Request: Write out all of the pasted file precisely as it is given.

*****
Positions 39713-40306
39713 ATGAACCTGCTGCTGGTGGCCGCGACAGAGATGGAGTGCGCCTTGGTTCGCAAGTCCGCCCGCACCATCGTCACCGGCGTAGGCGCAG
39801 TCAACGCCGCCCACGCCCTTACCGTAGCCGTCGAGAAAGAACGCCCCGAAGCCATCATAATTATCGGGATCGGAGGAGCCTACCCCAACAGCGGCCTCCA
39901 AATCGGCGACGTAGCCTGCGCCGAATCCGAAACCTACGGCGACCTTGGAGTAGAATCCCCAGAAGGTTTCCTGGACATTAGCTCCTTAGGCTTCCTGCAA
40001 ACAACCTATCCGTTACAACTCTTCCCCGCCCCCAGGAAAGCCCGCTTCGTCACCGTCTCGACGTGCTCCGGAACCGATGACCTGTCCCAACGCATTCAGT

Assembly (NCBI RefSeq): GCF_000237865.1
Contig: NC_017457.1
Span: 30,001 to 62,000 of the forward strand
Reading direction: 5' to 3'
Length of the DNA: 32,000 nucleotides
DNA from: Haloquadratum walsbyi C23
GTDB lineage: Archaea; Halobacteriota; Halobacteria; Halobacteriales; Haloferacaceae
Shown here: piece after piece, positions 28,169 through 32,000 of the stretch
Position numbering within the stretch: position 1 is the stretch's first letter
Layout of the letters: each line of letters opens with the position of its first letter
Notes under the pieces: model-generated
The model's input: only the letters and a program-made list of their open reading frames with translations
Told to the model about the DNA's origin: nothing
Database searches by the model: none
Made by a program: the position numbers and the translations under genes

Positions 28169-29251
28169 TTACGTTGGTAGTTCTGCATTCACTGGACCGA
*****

Positions 39713-40306
39713 ATGAACCTGCTGCTGGTGGCCGCGACAGAGATGGAGTGCGCCTTGGTTCGCAAGTCCGCCCGCACCATCGTCACCGGCGTAGGCGCAG
39801 TCAACGCCGCCCACGCCCTTACCGTAGCCGTCGAGAAAGAACGCCCCGAAGCCATCATAATTATCGGGATCGGAGGAGCCTACCCCAACAGCGGCCTCCA
39901 AATCGGCGACGTAGCCTGCGCCGAATCCGAAACCTACGGCGACCTTGGAGTAGAATCCCCAGAAGGTTTCCTGGACATTAGCTCCTTAGGCTTCCTGCAA
40001 ACAACCTATCCGTTACAACTCTTCCCCGCCCCCAGGAAAGCCCGCTTCGTCACCGTCTCGACGTGCTCCGGAACCGATGACCTGTCCCAACGCATTCAGT

Assembly (NCBI RefSeq): GCF_000237865.1
Contig: NC_017457.1
Span: 30,001 to 62,000 of the forward strand
Reading direction: 5' to 3'
Length of the DNA: 32,000 nucleotides
DNA from: Haloquadratum walsbyi C23
GTDB lineage: Archaea; Halobacteriota; Halobacteria; Halobacteriales; Haloferacaceae
Shown here: piece after piece, positions 28,169 through 32,000 of the stretch
Position numbering within the stretch: position 1 is the stretch's first letter
Layout of the letters: each line of letters opens with the position of its first letter
Notes under the pieces: model-generated
The model's input: only the letters and a program-made list of their open reading frames with translations
Told to the model about the DNA's origin: nothing
Database searches by the model: none
Made by a program: the position numbers and the translations under genes

Positions 28169-29251
28169 TTACGTTGGTAGTTCTGCATTCACTGGACCGA